By Carla Christiano | Photos by Rob Jinks
When people ask Westminster at Lake Ridge resident Jack Hopkins if he has been playing the harmonica all his life, the 96-year-old Hopkins laughs and responds “Not yet.”
Hopkins, who has been playing the harmonica for almost 90 years, shows no signs of stopping any time soon. Although his repertoire is big band and classical rather than the blues or bluegrass most people associate with the harmonica, he can belt out a mean tune on any one of the dozens he owns.
A mention of “Begin the Beguine,” a 1930s-era song written by Cole Porter, gets tuneful blasts from the bespectacled former mechanical engineer, who is originally from Indiana. Hopkins estimates that he has 15 types of harmonicas, including one that is two feet long with 48 chords. Another, built by a friend, consists of two harmonicas, each with six chords. “Most people don’t realize there are that many kinds of harmonicas,” he said. “Most people only know about the little tin ones.”
Although Hopkins now favors the Chordette-20 and chromatic harmonicas, he said he began playing on “a toy harmonica made out of plastic back when I was 5 or 6 that was in my Christmas stocking.” Like most harmonica players, he taught himself to play. “I found that I could get a scale out of it, and I thought if I could get a scale, I ought to be able to play a tune.” And play he did, stopping only during college and a stint as an Army radio operator during World War II. “In those days, the only harmonica manufacturers that I knew were in Germany, and we were battling Germany,” he said. I wasn’t sure if I could ever replace a harmonica if I lost one.”
More of a challenge has been finding teachers. Hopkins recalled when he moved to the Mount Vernon area of Virginia with his wife and seven children in 1964, he contacted local music stores and schools but could not find a teacher. It wasn’t until he was 49 that he discovered a fiveday harmonica seminar in New York City. At the seminar, he discovered he had taught himself well and had not picked up bad habits. “It’s a matter of unraveling the secrets by yourself,” he said.
Don’t expect to see Hopkins at any open mics at your local coffee house. “I don’t go to coffee houses,” he said. Instead, you will find him accompanying the pianist every Sunday at his United Methodist Church. A long-time member of the Society for the Preservation and Advancement of the Harmonica (SPAH) (spah.org/index.asp), he does play at open mics during their harmonica conventions.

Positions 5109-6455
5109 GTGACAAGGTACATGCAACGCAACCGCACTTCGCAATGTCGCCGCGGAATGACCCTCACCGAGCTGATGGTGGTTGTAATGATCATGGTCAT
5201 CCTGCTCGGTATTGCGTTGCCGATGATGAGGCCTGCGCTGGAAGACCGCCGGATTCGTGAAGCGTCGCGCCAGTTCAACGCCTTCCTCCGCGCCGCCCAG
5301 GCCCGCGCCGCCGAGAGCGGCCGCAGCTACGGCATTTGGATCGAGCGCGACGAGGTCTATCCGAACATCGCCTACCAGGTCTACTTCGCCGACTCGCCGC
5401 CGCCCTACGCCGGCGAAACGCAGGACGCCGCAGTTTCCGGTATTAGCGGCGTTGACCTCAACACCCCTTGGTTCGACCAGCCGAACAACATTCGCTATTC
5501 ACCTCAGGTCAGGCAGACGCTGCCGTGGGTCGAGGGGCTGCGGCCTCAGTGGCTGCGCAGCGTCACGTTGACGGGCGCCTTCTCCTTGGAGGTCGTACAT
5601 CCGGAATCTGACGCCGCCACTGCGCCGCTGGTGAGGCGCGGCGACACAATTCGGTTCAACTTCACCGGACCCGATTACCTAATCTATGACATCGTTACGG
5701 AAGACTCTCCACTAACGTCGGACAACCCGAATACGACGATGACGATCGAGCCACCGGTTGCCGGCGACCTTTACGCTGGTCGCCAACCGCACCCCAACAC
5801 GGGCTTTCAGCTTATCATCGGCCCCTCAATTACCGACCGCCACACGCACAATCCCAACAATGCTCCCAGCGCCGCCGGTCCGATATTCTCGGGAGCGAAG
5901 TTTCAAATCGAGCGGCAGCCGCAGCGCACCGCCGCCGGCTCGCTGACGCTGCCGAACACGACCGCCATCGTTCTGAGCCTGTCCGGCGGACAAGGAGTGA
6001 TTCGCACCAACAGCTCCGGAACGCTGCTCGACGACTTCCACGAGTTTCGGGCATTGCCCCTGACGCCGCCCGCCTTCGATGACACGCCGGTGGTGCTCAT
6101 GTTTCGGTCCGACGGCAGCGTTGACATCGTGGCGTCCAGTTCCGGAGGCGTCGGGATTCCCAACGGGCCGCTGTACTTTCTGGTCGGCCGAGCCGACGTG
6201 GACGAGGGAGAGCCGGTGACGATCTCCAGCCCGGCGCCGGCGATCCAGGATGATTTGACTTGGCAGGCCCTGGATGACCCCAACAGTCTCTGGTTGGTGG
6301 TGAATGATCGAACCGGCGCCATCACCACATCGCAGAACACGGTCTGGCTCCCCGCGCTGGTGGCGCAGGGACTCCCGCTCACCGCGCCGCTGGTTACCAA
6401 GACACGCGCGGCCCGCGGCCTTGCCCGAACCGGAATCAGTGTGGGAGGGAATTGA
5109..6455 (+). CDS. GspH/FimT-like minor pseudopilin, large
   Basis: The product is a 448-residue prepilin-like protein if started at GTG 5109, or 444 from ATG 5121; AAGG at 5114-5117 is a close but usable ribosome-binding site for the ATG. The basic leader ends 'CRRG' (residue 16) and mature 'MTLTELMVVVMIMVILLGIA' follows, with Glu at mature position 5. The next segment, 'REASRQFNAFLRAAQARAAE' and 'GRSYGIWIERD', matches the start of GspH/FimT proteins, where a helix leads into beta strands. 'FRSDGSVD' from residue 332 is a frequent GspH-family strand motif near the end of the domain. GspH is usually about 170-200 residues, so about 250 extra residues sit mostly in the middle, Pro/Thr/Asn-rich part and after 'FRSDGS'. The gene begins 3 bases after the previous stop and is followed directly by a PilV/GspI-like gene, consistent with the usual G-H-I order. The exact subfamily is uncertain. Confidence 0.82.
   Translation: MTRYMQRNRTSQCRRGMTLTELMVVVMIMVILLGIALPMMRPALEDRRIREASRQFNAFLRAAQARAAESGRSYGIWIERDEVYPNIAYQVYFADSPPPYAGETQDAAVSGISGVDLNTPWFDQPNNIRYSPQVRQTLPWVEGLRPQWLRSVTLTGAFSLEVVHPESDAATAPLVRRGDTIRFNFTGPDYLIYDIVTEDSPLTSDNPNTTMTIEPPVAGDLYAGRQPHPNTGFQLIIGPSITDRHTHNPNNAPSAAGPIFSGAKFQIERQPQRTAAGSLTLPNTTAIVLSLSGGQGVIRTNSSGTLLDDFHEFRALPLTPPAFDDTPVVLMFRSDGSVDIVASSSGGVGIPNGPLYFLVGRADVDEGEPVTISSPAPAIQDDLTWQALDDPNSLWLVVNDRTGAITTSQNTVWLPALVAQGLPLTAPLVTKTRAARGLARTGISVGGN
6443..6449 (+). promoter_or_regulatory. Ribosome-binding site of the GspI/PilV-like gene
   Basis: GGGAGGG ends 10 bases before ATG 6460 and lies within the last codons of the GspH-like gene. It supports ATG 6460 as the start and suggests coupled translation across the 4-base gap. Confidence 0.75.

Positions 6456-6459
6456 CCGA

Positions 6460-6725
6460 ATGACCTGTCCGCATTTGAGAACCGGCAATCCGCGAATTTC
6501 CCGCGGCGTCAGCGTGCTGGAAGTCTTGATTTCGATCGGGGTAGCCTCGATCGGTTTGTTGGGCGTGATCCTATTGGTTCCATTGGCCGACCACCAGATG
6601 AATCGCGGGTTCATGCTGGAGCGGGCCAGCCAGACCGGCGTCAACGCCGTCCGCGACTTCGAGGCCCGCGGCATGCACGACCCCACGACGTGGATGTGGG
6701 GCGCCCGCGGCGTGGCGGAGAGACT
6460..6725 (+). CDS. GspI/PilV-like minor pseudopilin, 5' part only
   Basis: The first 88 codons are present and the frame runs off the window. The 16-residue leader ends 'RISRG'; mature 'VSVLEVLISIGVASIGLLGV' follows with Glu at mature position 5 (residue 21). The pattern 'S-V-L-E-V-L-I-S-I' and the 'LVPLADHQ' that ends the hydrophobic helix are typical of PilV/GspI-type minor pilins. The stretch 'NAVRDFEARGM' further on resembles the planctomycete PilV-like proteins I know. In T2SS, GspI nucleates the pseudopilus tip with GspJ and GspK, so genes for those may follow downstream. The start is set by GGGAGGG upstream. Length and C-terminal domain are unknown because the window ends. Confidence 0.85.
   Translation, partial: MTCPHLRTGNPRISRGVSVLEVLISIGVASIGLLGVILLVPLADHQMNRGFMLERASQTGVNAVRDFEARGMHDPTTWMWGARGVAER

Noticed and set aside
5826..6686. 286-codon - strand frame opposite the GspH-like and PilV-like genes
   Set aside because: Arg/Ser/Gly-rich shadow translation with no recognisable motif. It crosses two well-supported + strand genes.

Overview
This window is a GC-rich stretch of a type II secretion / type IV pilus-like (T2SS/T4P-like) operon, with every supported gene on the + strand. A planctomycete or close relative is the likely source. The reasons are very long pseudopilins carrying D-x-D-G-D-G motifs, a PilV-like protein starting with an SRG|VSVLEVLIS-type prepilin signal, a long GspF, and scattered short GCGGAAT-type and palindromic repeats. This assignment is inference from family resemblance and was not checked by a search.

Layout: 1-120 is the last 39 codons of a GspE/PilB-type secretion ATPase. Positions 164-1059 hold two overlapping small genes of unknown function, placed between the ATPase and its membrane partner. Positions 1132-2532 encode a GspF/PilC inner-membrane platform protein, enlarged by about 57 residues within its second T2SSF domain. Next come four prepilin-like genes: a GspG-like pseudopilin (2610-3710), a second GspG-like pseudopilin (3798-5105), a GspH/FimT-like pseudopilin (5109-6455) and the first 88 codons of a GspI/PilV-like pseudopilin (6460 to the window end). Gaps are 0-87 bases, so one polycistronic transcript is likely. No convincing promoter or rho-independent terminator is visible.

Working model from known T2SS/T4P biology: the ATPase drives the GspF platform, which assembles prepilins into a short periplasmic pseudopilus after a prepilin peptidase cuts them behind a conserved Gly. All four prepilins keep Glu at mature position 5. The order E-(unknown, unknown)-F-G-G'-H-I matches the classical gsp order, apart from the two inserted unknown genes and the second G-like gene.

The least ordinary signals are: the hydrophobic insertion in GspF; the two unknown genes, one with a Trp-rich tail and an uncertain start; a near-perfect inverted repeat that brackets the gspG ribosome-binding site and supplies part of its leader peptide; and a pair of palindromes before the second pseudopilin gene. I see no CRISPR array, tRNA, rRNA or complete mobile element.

“It was hard not to notice that he was very ardent in his support of SPAH and promoting the harmonica both locally and nationally,” said SPAH Historian Manfred Wewers. “In Jack’s case, it is not simply a case of longevity; he is actively involved as a player, teacher, club leader, photographer and convention volunteer.”
In 2005 Hopkins received the SPAH Award of Special Merit (now known as the Stan Harper Award of Special Merit) to acknowledge and honor his long-term special contributions to the harmonica community. “His contributions are indeed special as well because they are so generously given with a smile, a sense of humor and a unique view of life,” Wewers said.
Hopkins is also a member of the harmonica club he helped form more than 30 years ago, the Capitol Harmonica Club, and is actively recruiting new members. “We used to have about 15 members, all of whom were fairly active,” Hopkins said. Now only he and a friend are left.
Despite a Facebook page, YouTube videos and magnetic signs on his car to advertise the club, he has not recruited any new members to play the classical music and standards he enjoys. “Younger harmonica players are not interested in that type of music,” he said. At Westminster he knows of only two other harmonica players, but it hasn’t worked out. “We’re always looking for new members, who like to play our type of music,” he said.
Carla Christiano ([email protected]) is a native of Prince William County, admitted history geek and a technical writer for Unisys.